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Why do cats like earwax

Why do cats like earwax


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Why do cats like earwax so much? A possible neurological answer

A team of Canadian researchers is on the case

Cats, it seems, can’t get enough of the stuff. The researchers point to the many benefits offered by ears and the fact that these appendages don’t smell. From a physiological perspective, the benefits are obvious: ears are cool and moist. Cat ears, though, were previously thought to serve mainly sensory functions. The first-ever recordings from the cochlea, the human equivalent to a cat’s ear, proved that the primary function of the ear is to help cats hear better.

In an attempt to explain why this is so, a team of researchers from McGill University in Montreal has now found that earwax could actually be the key to our feline friends’ success in finding these benefits. A group led by neuroscientist and professor Jean-Philippe Leblanc of McGill’s Auditory Neuroscience Laboratory is attempting to find out.

“One of the basic functions of the ear is to hear,” Leblanc told The Dodo. “So, in principle, it makes sense that ears are a good place for some kind of sensory function to develop. We used cats because we wanted to do imaging in living animals.”

In 2014, a group led by the same professor reported that cats were found to have a much higher concentration of auditory nerve cells in their cochlea compared to other mammals such as humans and rabbits. They also found that cats’ auditory nerve cells were more active during hearing compared to other mammals. These characteristics are typical of a complex, sophisticated auditory organ. But, Leblanc points out, cats lack a middle ear. This means that sound waves are directed straight to the ear without the auditory nerve and the rest of the auditory organ coming in between. This could have led to the feline species’ specialization of the ear.

Image Credit: Jean-Philippe Leblanc, McGill University

A closer examination of this anatomy in a species known for its advanced sense of hearing, particularly in the cochlea, could show how cats accomplish this. The cochlea is one of the four spirals of the ear. It has a number of sensors that detect and encode sound information into nerve impulses which are then sent to the brain. A similar spiral exists in all vertebrate species except cats. So, to determine whether earwax actually plays a role in the cochlea’s function, Leblanc’s team wanted to know if cats’ high levels of earwax were connected to the cochlea.

A group led by Leblanc decided to conduct some experiments to see whether earwax changes as the cochlea responds to sound. He had a group of 15 cats and seven dogs under his care listen to tones at three frequencies (1, 1.5 and 3 kHz) while measuring sound pressure level in the eardrum. Then, he measured the amount of earwax present in their ears.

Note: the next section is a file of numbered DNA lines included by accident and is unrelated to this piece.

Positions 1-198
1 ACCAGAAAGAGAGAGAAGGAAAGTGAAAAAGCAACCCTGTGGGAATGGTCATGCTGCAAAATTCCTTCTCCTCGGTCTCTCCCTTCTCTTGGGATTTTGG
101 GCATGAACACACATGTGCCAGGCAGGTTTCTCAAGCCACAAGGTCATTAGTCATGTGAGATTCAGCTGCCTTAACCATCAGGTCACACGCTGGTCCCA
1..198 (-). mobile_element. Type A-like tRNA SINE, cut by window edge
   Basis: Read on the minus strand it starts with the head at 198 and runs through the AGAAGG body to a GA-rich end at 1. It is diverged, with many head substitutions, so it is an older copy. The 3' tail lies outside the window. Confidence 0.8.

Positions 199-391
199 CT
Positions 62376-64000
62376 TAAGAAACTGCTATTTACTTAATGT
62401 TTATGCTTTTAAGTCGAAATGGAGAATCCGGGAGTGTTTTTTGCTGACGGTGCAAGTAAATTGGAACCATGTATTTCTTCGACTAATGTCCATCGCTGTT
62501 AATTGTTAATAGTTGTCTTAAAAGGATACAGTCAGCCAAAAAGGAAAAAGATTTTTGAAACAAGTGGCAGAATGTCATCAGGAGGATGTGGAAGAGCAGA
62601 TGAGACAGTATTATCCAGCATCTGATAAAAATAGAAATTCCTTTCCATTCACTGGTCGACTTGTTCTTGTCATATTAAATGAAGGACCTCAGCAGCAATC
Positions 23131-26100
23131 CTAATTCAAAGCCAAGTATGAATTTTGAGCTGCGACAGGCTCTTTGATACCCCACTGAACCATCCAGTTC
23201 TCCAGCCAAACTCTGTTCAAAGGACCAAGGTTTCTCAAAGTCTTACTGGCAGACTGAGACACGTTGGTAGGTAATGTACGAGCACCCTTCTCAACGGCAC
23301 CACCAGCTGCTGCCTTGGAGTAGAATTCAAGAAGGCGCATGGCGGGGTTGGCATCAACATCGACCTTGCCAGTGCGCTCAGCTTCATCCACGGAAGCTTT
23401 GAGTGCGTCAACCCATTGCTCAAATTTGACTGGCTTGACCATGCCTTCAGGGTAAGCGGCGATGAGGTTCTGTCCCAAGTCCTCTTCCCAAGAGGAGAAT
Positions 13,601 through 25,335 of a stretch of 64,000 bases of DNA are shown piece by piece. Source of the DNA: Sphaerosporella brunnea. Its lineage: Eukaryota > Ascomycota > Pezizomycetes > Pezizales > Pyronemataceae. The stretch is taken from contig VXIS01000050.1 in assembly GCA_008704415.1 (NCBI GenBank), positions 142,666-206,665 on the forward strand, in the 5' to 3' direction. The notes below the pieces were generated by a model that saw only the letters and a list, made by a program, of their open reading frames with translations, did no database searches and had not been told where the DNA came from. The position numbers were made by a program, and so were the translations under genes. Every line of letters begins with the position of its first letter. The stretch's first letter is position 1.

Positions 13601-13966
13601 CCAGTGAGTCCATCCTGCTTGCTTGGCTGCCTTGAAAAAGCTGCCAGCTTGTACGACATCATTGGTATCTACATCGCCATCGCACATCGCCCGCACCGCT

During the first test, the cats did not hear anything at all, while the dogs heard, but not as well as humans do. They also had less earwax on average than cats. Cats, Leblanc says, have less earwax as they grow older, so that may have accounted for some of the difference.

Image Credit: Jean-Philippe Leblanc, McGill University

Next, the cats and dogs listened to tones for a few minutes a day for three months. Both groups had a small increase in earwax, but while dogs’ earwax increased to a much larger extent than the cats’ did, the increase was still not a lot.

After listening to the tones, Leblanc also took acoustic impedance measurements. This tells you how easily sound is transmitted through a medium like earwax. On average, the cats had less acoustic impedance than the dogs, which is why they had less earwax.

So, the answer to whether or not you can hear things is yes, you can hear, and it doesn’t depend only on how good your hearing is. However, the level of perception changes with how much earwax you have. When you have little earwax, you’ll be better at hearing lower frequencies than if you had lots of earwax.

In this experiment, the researchers used the dogs to help them understand how earwax affects hearing. They knew they could get a good result, since the humans use the dogs to train their hearing.

These results are especially significant for dogs, since the hearing of many breeds varies. Some can hear very low or high frequencies, but others can’t, and their ability to hear doesn’t seem to match their size.

Since our dogs can hear better with less earwax, perhaps they have adapted their physiology to better hear the low frequencies. This would make their ability to pick up certain sounds – like the alarm bark that lets them know their owners are coming back home – more effective. And these behaviors would help maintain social order and cohesion.

So far, no one has tested other mammals with high or low levels of earwax to see if they respond the same way, and we don’t know whether this trend is universal. However, it’s pretty clear that being near a dog helps human hearing by allowing the receiver to hear better.

This study was published in the journal Biology Letters.

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Feature Photo: Pexels

By Kelly Carmichael, Science Writer | April 4, 2020


Watch the video: Why Do Cats Lick Your Ears?! Strange Cat Behaviours Explained (May 2022).

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